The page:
Let’s go back to the beginning. How did your college experience lead you to your first job, and how did your first job lead you to your next job?
As an undergrad at Syracuse I studied Communication Global Studies and had aspirations of becoming a lawyer. I eventually shifted gears and ended up going to grad school immediately afterward, which I think is one of the only regrets of my career. I graduated in May at 21 years old and started up grad school in July, and I don’t think I took it as seriously as I should have. A lot of my peers decided to take time off or started working right away, where I just floated into more schooling because I couldn’t find a job. When I talk to students in college now I tell them to wait to go to grad school.

I entered into the graduate Broadcast program because I wanted to be an on-air personality. The program at Syracuse focuses on news and research, and at first, I was unhappy because news can be depressing and I wasn’t really feeling it — I wanted to cover entertainment. One of my friends who was involved in a counterpart of my program called Television, Radio, and Film (TRF) said that she could make a show for me. We created a show called “Breakfast with Tiffany” where I would go all over Syracuse talking to restaurant owners or interviewing talent on campus.

 When I landed my first paid job in the industry, I couldn’t believe that I was getting health insurance and a 401K. I thought:

“I’m grown! Honey, I’m alive!”

While my friend was putting my show together, I watched her work and admired the art of producing. A producer is responsible for everything from top to bottom. I transferred to the TRF program halfway through the year and completed a whole year of coursework in one semester despite the doubts of my professors.

When you were growing up, did the word “producer” stand out to you? Did you ever imagine you would make a living doing what you do now?
My childhood nickname was “HollyWould” and my brother got me a jersey with that name on the back. Early on, I knew that I would be in entertainment, but I had no idea in what capacity. Originally I wanted to be in front of the camera and that’s where I thought life would start, stop, and end for me. Fast forward to years later when I watched my friend produce my show at Syracuse. It was then that I knew I wanted her job.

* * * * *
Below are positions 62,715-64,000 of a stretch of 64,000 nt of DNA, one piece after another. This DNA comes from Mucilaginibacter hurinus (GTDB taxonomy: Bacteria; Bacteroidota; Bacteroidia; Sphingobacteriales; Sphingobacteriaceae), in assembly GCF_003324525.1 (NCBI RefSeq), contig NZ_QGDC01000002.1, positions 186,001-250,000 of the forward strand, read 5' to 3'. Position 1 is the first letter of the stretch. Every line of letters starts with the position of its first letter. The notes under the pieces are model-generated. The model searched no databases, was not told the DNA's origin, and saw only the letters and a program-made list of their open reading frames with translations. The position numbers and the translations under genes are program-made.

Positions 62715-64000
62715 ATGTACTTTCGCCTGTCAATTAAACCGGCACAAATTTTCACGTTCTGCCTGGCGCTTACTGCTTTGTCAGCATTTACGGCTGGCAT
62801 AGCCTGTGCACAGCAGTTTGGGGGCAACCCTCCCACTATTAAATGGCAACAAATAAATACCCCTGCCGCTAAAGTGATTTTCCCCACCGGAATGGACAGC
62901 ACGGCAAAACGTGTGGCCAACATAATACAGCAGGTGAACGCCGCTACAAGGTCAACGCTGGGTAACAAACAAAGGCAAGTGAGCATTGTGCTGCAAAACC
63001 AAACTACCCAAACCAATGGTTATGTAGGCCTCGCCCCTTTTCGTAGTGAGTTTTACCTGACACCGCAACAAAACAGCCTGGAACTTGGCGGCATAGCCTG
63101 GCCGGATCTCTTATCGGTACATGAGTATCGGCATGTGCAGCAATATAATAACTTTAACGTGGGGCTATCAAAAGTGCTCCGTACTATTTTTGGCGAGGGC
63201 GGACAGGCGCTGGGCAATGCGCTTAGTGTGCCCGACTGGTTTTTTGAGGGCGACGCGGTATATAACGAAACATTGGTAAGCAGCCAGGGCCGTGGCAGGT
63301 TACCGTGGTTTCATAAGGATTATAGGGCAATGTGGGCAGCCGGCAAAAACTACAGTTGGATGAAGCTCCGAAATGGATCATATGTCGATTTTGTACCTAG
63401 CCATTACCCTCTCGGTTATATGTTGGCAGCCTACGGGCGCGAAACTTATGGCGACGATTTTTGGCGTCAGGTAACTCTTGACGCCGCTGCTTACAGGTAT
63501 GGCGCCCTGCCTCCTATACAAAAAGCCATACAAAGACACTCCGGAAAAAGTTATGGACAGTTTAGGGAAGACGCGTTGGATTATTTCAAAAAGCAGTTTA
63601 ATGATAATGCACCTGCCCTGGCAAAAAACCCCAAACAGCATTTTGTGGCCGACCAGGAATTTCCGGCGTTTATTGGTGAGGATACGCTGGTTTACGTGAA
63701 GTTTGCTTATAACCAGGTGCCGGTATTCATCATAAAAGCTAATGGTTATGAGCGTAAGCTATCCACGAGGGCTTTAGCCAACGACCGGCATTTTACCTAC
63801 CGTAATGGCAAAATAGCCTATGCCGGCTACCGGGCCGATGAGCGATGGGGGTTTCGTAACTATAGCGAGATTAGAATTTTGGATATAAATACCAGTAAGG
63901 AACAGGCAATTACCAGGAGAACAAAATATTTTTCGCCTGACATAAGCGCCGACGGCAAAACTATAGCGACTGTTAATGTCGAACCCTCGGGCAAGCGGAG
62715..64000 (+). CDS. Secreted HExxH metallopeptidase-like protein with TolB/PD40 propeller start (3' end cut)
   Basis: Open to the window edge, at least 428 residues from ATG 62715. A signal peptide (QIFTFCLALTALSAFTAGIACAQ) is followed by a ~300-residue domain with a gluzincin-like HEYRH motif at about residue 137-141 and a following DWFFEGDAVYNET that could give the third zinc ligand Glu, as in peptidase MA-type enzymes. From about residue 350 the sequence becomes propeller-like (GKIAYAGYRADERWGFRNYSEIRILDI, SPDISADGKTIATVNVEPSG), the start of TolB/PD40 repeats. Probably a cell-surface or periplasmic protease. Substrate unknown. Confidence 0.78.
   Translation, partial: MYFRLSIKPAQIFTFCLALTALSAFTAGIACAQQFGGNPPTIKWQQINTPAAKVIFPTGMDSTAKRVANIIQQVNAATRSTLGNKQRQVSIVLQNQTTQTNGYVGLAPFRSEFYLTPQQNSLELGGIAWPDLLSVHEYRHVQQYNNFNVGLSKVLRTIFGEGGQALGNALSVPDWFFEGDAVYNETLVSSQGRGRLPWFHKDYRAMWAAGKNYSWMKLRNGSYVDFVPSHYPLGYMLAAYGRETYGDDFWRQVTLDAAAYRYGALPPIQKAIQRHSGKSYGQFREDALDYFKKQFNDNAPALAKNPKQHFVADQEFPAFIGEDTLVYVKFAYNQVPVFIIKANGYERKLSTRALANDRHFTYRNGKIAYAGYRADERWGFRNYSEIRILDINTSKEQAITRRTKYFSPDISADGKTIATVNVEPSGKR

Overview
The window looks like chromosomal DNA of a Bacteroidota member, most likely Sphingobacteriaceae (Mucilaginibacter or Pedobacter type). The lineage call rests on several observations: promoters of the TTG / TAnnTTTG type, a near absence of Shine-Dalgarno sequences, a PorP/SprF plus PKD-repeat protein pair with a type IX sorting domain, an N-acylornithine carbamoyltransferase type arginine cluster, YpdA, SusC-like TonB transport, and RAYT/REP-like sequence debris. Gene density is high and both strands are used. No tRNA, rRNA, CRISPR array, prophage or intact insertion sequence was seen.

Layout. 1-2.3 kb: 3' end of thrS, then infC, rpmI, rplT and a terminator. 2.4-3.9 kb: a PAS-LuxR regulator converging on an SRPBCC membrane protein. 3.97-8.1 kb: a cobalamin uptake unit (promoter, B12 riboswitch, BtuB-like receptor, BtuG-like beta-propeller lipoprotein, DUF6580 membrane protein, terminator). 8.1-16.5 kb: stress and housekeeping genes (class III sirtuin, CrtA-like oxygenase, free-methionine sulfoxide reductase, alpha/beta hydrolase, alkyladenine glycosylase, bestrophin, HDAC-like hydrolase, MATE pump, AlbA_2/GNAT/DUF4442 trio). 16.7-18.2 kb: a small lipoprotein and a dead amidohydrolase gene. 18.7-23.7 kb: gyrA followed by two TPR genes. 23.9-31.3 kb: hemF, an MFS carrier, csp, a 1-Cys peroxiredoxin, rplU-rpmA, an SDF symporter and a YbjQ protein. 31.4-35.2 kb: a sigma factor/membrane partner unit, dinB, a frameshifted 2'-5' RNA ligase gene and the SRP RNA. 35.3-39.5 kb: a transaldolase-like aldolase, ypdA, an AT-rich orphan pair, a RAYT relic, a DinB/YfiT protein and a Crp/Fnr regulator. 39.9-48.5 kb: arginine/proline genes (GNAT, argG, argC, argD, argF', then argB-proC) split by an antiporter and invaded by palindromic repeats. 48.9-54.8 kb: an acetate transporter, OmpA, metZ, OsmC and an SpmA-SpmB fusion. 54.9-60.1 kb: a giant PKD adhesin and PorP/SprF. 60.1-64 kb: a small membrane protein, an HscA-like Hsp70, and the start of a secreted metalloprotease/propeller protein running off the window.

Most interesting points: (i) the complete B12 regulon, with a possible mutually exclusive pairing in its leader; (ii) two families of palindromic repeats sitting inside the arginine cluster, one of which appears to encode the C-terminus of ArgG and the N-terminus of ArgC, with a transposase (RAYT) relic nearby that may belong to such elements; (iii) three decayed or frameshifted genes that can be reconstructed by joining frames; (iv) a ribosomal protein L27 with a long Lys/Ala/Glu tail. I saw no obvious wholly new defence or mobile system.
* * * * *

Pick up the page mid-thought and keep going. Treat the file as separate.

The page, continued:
I don’t even think I knew what it meant to be a producer until I started working for the conflict resolution talk show, “The Trisha Show,” which was my first paid job in the industry. I remember I couldn’t believe that I was getting health insurance and that I had a 401K. I thought, “I’m grown! Honey, I’m alive!” Working for that show was the first time I struggled with work/life balance. I stepped in the office at 8:00 a.m. and sometimes wouldn’t leave until 10:00 p.m., but that was the job for me because I realized the importance of the way you treat your talent as a producer. I’d be asking people who had never been on a plane before and who never thought that they would be on TV to share some of the most intimate moments of their lives with me. As a producer, you need to know how to talk to people, from the people in the middle of nowhere to the Beyoncé’s and Jay Z’s of the world. You have to have respect for people and for their stories. I am so grateful for that job and the influence it’s had on me

What’s the most exciting part of your job, and how does it change from day to day?
I get to work with brands that, as a kid, I would make collages from their magazines. I would inhale Teen Vogue, cutting out the outfits and stapling articles together. I remember when Glamour came out with their “Women of the Year” issue, I was in ninth grade when I read that article. They announced that they were giving out scholarships to college juniors who were making a difference in their community. I had the article on my wall at the time and it’s disgusting looking now, but I still have it. Before Y.U.N.G. Harlem even existed, I had my mind set on getting that scholarship once I was old enough. Now to be working with Glamour on a daily basis feels surreal. Maybe I didn’t get the scholarship, but I get to help pass on the stories that Glamour makes on a daily basis.

In the same day at work, I could produce a story at GQ, then have to go to Pitchfork, then go to Wired, and finish off the day working with The Scene. Every brand has such a unique identity that sometimes I feel like I’m 50 different people in one day. It’s fun and it’s crazy.

Your job at Condé Nast focuses heavily on Facebook Live. How do you see this new medium functioning in the future, and what is its staying power?
When I first got to Condé I started working for The Scene, a hub for the best digital series, shorts and documentaries for brands across the Condé Nast portfolio. At The Scene, I was asked to help create 25 live videos per week. At the time, people were shooting videos on their phones and the production quality wasn’t “all that.” Condé Nast has quality brands — you can’t ask Vogue to shoot a video on a cell phone.